To make a single-press flat like the one shown requires huge forces. The simplest way to accomplish that I would guess would be to first grind a matching set of HSS dies each one inch in length and made from at least 1/2” square HSS and let them into some 1” by 4” bar stock 18 to 24” long each. (If milling a slot for the dies is not an option, I think the dies could be silver soldered onto the bar surface, but the pocket would support it better.) I’d silver solder them in place using a rosebud on an O/A torch. Locate the dies 1” from one end weld a flexure on that end of the bars of 1/2 x 1” bar stock. Once welded, open up the far end enough to put a slight open bend on the flexure so the jaws want to spring open enough to get stock in between the dies. Weld a couple 1.5” cubes one to each open end of the bar. The cubes should be bored to accept a 3/4 bolt that will span the open end.

Now slip the stock between the jaws, get out your wrenches and smile as you smush the bar like a piece of taffy. And the HSS will not shatter. It takes enormous compression forces and is even fairly tolerant of shock. Many years ago I made some nice center punches with O1 striking ends and HSS steel pointed ends. They have served me well surviving countless blows and have not required sharpening.

Denis
 

Conrad Hoffman

Titanium
Joined
May 10, 2009
Location
Canandaigua, NY, USA
This is related to a question I've had for a while. It's common to see a shaft with two protrusions, pretty much like what you could get with ground-away bolt cutters. The feature is so common there has to be some standard die that does it. It's so common I can't find a single example or even what term to search on, but you'd recognize it instantly if you saw it.
 

dgfoster

Diamond
Joined
Jun 14, 2008
Location
Bellingham, WA
This is related to a question I've had for a while. It's common to see a shaft with two protrusions, pretty much like what you could get with ground-away bolt cutters. The feature is so common there has to be some standard die that does it. It's so common I can't find a single example or even what term to search on, but you'd recognize it instantly if you saw it.

Ya, I have seen this “crimp” (not the correct term) hundreds of times. But, nope, don’t know its name.

4D799027-8178-4B4A-97D3-05952544E3FF.jpg

I suspect that’s what you are referring to. Someone here, working in wire fabrication, will know.

Denis
 

UncleFrank

Cast Iron
Joined
Nov 14, 2015
Location
Midwest, USA
If you have a sturdy vise with removable jaws you could try this if you only need a spring "stop" and not a long flat spot:

Make a set of jaws to fit the vise out of say 1 inch steel.

Drill a hole in the top of each jaw across from each other.

Mill away enough of the jaw face to expose maybe a third of the hole.

Drop a dowel pin in each hole.

That will give two point contact and you might be able to generate enough force in a good vise to crimp the rod.

If you only relieve the middle section of the jaws when the uncut jaw surfaces close on each other you'll have a consistent crimp.
 

KP114

Plastic
Joined
Oct 7, 2021
Yes, the "wing like" crimps might be even easier to produce by hand. Found a video on youtube on how they're made industrially. I have some time the coming week to try stuff, so I'll keep you all posted! With the proper tools it looks so easy, but I like the challenge of doing it at home with basic equipment.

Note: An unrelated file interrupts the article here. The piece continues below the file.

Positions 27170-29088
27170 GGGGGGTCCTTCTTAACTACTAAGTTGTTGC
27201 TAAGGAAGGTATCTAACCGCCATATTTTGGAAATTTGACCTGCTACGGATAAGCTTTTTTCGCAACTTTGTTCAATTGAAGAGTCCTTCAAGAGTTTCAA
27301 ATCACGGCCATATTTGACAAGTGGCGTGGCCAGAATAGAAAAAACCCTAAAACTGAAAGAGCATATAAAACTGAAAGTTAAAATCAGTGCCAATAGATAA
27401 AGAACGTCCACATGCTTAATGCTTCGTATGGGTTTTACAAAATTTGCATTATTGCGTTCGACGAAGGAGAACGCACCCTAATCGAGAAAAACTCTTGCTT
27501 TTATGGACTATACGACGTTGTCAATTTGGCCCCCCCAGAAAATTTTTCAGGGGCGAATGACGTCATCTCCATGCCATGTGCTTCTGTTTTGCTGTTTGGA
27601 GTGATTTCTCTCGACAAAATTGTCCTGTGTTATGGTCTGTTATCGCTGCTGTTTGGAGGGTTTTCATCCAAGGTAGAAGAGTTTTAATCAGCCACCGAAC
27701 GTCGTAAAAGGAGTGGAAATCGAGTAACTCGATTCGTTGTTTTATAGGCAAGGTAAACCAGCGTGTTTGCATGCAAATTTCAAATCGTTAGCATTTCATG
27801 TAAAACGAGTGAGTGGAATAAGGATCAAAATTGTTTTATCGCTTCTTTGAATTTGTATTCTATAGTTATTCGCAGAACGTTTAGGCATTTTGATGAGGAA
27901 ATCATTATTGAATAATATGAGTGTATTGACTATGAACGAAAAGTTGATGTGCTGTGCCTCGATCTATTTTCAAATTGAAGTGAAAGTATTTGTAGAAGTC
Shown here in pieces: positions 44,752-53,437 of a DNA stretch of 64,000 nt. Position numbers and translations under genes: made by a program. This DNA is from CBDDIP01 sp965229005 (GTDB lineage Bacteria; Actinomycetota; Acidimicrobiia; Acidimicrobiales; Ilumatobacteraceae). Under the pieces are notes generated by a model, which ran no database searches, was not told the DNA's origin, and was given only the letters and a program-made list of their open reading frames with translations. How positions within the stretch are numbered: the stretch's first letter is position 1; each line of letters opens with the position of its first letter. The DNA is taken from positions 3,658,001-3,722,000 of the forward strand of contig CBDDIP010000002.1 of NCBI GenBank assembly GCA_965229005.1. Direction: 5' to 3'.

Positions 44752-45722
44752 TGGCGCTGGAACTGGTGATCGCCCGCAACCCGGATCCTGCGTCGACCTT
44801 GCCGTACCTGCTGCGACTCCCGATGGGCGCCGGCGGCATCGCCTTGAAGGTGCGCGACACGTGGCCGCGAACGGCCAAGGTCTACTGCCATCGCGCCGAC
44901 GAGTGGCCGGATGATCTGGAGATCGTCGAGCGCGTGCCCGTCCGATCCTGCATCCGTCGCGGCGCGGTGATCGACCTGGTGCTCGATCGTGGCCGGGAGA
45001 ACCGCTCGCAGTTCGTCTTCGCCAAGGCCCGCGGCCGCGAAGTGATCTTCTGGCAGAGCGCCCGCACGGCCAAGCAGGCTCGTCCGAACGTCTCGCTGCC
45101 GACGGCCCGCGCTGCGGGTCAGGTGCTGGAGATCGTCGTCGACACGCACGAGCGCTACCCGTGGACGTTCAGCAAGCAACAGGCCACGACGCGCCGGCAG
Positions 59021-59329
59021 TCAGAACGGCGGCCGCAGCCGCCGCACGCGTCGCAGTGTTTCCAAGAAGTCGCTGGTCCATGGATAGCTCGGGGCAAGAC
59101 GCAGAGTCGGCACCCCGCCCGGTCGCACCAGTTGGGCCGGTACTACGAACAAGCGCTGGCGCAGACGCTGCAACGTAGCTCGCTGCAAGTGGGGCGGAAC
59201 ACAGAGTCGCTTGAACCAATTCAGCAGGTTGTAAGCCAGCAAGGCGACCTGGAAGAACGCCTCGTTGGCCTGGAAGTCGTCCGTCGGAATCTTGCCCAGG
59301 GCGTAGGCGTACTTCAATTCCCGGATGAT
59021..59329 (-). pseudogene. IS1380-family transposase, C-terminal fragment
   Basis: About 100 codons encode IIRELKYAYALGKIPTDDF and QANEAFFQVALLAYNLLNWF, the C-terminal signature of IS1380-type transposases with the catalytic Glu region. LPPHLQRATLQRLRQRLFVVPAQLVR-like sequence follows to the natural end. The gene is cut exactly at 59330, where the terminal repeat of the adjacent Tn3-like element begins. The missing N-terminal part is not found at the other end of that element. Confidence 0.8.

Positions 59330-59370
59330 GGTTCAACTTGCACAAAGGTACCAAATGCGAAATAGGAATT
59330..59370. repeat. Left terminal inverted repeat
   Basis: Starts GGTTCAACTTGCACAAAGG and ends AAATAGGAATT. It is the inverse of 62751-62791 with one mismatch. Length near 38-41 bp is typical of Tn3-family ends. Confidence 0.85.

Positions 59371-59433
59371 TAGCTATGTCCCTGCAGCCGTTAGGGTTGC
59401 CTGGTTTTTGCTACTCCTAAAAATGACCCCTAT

Screenshot 2021-10-09 at 23.11.08.jpg

Crimping a Round Bar - YouTube
 

Conrad Hoffman

Titanium
Joined
May 10, 2009
Location
Canandaigua, NY, USA
Very cool. I assume the top and bottom dies are identical. Seems doable at home with any good vise, but getting the really pretty results requires machining the radius feature on the dies; not easy without CNC. OTOH, not everything I do is pretty!
 

dgfoster

Diamond
Joined
Jun 14, 2008
Location
Bellingham, WA
Yes, the "wing like" crimps might be even easier to produce by hand. Found a video on youtube on how they're made industrially. I have some time the coming week to try stuff, so I'll keep you all posted! With the proper tools it looks so easy, but I like the challenge of doing it at home with basic equipment.

View attachment 331744

Crimping a Round Bar - YouTube

That little crimp shown in the video could easily be done with a set of dies placed in a medium-sized bolt cutter. I repurposed a 36” bolt cutter with a chipped cutter by making new tool steel dies to crimp fittings onto 1/4” cable. They make such a crimp with ease. The wire crimp shown would not require very much power.

Denis
 

KP114

Plastic
Joined
Oct 7, 2021
Finally got around to trying the bolt cutter modification, and some progress has definitely been made! The force the cutters generate is indeed more than enough to deform the metal, so that's awesome. They leave a nice, symmetrical flat spot. The only thing I would like is the material to "bulge out" more to the sides, so it can stop a washer or a spring from slipping off the rod. At the moment the sides remain pretty flat. For this test I just filed a 1mm flat spot on either side of the bolt cutter jaws. Maybe it would work better with a rounded notch? Already very pleased with where this is going, so a big thanks to everyone for thinking along with me!

Screenshot 2021-10-16 at 13.14.17.jpg

bigger image: Dropbox - Screenshot 2021-10-16 at 13.14.17.png - Simplify your life
 

gbent

Diamond
Joined
Mar 14, 2005
Location
Kansas
Your bolt cutter die makes the rod longer rather than wider because that is the path of least resistance. To widen the rod, I think you will need a mechanism that produces a notch in the rod that is parallel to the length of the rod. You can experiment with a small cold chisel held parallel and see your results.